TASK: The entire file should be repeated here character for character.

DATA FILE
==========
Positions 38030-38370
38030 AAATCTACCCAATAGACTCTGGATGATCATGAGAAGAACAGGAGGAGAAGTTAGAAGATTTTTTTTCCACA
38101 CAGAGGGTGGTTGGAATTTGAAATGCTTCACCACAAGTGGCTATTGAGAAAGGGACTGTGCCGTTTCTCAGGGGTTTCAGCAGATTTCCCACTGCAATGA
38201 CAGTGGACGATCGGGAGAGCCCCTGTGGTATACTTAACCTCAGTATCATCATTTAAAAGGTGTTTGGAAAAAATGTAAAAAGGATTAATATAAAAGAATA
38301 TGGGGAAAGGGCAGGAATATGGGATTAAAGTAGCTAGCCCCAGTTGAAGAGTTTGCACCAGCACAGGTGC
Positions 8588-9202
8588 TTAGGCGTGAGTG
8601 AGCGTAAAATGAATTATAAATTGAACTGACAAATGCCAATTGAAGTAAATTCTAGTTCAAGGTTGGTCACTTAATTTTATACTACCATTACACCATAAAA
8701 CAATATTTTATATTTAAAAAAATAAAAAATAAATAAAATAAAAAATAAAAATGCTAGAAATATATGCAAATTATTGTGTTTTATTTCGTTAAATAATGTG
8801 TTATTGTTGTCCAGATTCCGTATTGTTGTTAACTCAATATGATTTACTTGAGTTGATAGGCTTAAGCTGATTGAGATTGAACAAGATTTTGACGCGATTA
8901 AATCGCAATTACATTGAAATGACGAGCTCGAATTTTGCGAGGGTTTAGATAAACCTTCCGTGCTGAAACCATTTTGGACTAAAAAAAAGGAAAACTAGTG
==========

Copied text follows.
Positions 38030-38370
38030 AAATCTACCCAATAGACTCTGGATGATCATGAGAAGAACAGGAGGAGAAGTTAGAAGATTTTTTTTCCACA
38101 CAGAGGGTGGTTGGAATTTGAAATGCTTCACCACAAGTGGCTATTGAGAAAGGGACTGTGCCGTTTCTCAGGGGTTTCAGCAGATTTCCCACTGCAATGA
38201 CAGTGGACGATCGGGAGAGCCCCTGTGGTATACTTAACCTCAGTATCATCATTTAAAAGGTGTTTGGAAAAAATGTAAAAAGGATTAATATAAAAGAATA
38301 TGGGGAAAGGGCAGGAATATGGGATTAAAGTAGCTAGCCCCAGTTGAAGAGTTTGCACCAGCACAGGTGC
Positions 8588-9202
8588 TTAGGCGTGAGTG
8601 AGCGTAAAATGAATTATAAATTGAACTGACAAATGCCAATTGAAGTAAATTCTAGTTCAAGGTTGGTCACTTAATTTTATACTACCATTACACCATAAAA
8701 CAATATTTTATATTTAAAAAAATAAAAAATAAATAAAATAAAAAATAAAAATGCTAGAAATATATGCAAATTATTGTGTTTTATTTCGTTAAATAATGTG
8801 TTATTGTTGTCCAGATTCCGTATTGTTGTTAACTCAATATGATTTACTTGAGTTGATAGGCTTAAGCTGATTGAGATTGAACAAGATTTTGACGCGATTA
8901 AATCGCAATTACATTGAAATGACGAGCTCGAATTTTGCGAGGGTTTAGATAAACCTTCCGTGCTGAAACCATTTTGGACTAAAAAAAAGGAAAACTAGTG